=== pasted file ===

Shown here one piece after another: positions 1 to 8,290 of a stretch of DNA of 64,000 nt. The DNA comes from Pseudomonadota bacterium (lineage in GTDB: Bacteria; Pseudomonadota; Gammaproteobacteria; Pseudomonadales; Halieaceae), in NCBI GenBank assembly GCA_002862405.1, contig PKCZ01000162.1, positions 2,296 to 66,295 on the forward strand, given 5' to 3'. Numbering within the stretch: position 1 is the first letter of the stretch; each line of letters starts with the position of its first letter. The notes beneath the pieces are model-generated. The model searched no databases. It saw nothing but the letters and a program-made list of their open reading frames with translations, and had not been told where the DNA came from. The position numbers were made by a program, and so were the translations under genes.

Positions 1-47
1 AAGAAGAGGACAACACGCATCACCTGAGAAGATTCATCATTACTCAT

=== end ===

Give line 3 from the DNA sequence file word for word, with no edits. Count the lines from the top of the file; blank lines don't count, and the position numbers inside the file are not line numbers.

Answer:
1 AAGAAGAGGACAACACGCATCACCTGAGAAGATTCATCATTACTCAT